For example, The Washington Post.com, with 9.5 million unique visitors, saw an increase of 12%--while the LATimes.com, with 8.0 million unique visitors, enjoyed a rise of 73%.
But the success of newspapers on the Internet only serves to highlight the accelerating collapse of the industry, which has seen print ad revenues tumble for several years straight, joined recently by online revenues as well.
The newspaper Web site stats were undoubtedly positive, although they were bolstered somewhat by the 2008 presidential election. Monthly unique visitors in the fourth quarter were higher than the annual average, at 68.2 million--an increase of 8.6% over 62.8 million in the same period of 2007.
However, Boston.com, run by The Boston Globe, received fewer visitors, Nielsen Online said. The number of unique visitors to Boston.com fell by 6% to 4.1 million in December.
Still, the overall trend is unmistakable: NAA President and CEO John F. Sturm noted that "newspapers' digital audience has grown 60% in the last three years."
The fourth-quarter figures for 2008 represent 41% of all active Web users in the United States. On average, they spent 45 minutes per month visiting newspaper Web sites, generating an average of 3.2 billion page impressions per month. That's an increase of 7.8% over the same period in 2007.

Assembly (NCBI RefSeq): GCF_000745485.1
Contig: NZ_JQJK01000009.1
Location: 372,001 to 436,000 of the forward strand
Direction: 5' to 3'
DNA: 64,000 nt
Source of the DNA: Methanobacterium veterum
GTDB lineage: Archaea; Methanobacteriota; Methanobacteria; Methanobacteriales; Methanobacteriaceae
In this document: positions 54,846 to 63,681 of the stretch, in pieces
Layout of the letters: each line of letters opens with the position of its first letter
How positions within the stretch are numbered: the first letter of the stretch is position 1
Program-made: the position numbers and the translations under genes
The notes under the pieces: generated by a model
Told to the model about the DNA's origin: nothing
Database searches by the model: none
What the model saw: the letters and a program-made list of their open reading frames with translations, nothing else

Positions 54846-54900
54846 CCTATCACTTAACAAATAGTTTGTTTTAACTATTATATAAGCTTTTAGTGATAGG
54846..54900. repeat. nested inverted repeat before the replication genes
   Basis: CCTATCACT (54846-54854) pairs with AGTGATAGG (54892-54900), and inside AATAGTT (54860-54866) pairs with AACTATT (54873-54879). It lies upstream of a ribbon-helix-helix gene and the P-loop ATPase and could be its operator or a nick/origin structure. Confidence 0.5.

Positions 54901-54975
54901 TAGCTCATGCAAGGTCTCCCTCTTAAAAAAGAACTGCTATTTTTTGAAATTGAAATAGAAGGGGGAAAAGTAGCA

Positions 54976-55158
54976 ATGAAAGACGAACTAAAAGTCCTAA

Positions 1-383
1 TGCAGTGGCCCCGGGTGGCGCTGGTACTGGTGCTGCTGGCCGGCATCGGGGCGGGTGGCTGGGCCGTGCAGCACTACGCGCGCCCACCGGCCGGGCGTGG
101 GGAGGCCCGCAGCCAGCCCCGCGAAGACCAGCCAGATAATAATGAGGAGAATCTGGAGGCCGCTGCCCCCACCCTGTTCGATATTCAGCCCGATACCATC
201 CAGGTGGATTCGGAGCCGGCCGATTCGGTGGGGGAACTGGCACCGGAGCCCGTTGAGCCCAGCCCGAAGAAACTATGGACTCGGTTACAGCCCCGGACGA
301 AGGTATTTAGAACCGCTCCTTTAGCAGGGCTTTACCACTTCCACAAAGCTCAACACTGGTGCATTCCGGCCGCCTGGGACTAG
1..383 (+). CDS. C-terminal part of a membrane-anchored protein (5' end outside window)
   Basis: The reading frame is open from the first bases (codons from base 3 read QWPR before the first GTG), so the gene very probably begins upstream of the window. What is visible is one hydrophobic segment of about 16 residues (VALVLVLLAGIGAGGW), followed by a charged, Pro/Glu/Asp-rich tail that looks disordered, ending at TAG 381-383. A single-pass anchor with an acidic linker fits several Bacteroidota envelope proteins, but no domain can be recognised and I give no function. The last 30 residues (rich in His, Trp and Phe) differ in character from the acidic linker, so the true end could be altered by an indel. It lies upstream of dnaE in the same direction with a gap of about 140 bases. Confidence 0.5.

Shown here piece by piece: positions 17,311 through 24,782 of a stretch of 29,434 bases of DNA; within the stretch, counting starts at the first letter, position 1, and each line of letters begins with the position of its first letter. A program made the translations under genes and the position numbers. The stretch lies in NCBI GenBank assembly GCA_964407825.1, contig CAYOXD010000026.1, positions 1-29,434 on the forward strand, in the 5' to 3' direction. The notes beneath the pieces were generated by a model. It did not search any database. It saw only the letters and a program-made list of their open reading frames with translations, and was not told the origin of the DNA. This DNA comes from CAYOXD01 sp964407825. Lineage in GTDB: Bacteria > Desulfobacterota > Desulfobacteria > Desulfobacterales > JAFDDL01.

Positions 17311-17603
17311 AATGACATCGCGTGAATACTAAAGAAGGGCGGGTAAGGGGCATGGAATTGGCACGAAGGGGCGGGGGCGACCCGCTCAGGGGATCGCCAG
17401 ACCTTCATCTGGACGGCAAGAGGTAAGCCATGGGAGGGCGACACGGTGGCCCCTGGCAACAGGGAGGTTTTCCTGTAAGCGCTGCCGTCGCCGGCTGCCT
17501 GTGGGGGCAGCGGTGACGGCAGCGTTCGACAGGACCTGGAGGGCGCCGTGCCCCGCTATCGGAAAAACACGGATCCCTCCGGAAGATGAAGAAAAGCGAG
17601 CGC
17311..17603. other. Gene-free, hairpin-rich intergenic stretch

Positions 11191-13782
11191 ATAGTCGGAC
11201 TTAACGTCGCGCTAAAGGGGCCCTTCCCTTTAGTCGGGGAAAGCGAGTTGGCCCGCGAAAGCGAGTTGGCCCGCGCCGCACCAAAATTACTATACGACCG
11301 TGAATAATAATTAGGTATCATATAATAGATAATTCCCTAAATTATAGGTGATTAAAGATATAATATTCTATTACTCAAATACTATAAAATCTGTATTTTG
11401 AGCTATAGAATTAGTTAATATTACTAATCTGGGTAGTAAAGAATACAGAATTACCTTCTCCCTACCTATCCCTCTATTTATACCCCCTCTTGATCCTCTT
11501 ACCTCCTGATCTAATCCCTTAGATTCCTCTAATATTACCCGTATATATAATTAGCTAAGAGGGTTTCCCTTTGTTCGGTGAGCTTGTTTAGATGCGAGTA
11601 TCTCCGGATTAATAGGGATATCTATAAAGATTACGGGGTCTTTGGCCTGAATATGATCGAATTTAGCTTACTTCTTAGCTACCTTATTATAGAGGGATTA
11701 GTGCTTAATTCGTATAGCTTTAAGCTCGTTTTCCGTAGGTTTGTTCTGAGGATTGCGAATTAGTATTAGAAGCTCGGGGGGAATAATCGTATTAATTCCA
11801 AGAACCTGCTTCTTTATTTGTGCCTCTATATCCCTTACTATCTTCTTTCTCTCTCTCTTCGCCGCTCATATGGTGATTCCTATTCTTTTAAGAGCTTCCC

But the big increases in Web traffic simply are not translating into increased online revenues.
In fact, the latter trend appears to be headed in the opposite direction. Fourth-quarter figures are not yet available from the NAA, but the figures for earlier quarters of 2008 were not encouraging. Online revenues slumped 2.4% in the second quarter and 3% in the third. As the economic downturn gained speed in the fourth quarter, it would be surprising if the most recent figures bucked the trend.
The decline in online revenues, while small in dollar terms, is still a crushing blow to the newspaper industry, as the digital medium held out the primary hope for newspapers, which have seen their print ad revenues implode due to Internet competition.
The collapse began with classified ad revenues, where they face competition from free services like Craigslist--but in recent years, the decline spread to national and retail advertising as well. In the first three quarters of 2008, newspapers' total print and online revenues declined 12.8%, 15.1% and 18.1%, respectively. In the third quarter, they reached their lowest level since the first quarter of 1996, dropping to $8.9 billion.